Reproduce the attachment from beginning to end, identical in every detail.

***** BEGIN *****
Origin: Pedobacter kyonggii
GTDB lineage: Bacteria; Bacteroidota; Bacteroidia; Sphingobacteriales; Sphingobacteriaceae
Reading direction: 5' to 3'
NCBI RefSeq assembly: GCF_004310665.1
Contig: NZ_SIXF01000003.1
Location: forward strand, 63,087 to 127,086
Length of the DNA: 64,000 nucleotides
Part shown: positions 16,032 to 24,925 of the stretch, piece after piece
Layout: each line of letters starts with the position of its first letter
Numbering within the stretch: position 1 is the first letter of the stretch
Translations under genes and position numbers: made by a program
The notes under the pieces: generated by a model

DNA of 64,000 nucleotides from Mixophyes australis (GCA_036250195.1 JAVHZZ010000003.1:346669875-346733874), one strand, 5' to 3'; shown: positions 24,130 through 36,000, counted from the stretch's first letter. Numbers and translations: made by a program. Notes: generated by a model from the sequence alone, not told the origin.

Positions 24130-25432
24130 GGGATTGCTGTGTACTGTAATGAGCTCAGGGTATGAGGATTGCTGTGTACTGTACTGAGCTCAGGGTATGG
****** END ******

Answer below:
Origin: Pedobacter kyonggii
GTDB lineage: Bacteria; Bacteroidota; Bacteroidia; Sphingobacteriales; Sphingobacteriaceae
Reading direction: 5' to 3'
NCBI RefSeq assembly: GCF_004310665.1
Contig: NZ_SIXF01000003.1
Location: forward strand, 63,087 to 127,086
Length of the DNA: 64,000 nucleotides
Part shown: positions 16,032 to 24,925 of the stretch, piece after piece
Layout: each line of letters starts with the position of its first letter
Numbering within the stretch: position 1 is the first letter of the stretch
Translations under genes and position numbers: made by a program
The notes under the pieces: generated by a model

DNA of 64,000 nucleotides from Mixophyes australis (GCA_036250195.1 JAVHZZ010000003.1:346669875-346733874), one strand, 5' to 3'; shown: positions 24,130 through 36,000, counted from the stretch's first letter. Numbers and translations: made by a program. Notes: generated by a model from the sequence alone, not told the origin.

Positions 24130-25432
24130 GGGATTGCTGTGTACTGTAATGAGCTCAGGGTATGAGGATTGCTGTGTACTGTACTGAGCTCAGGGTATGG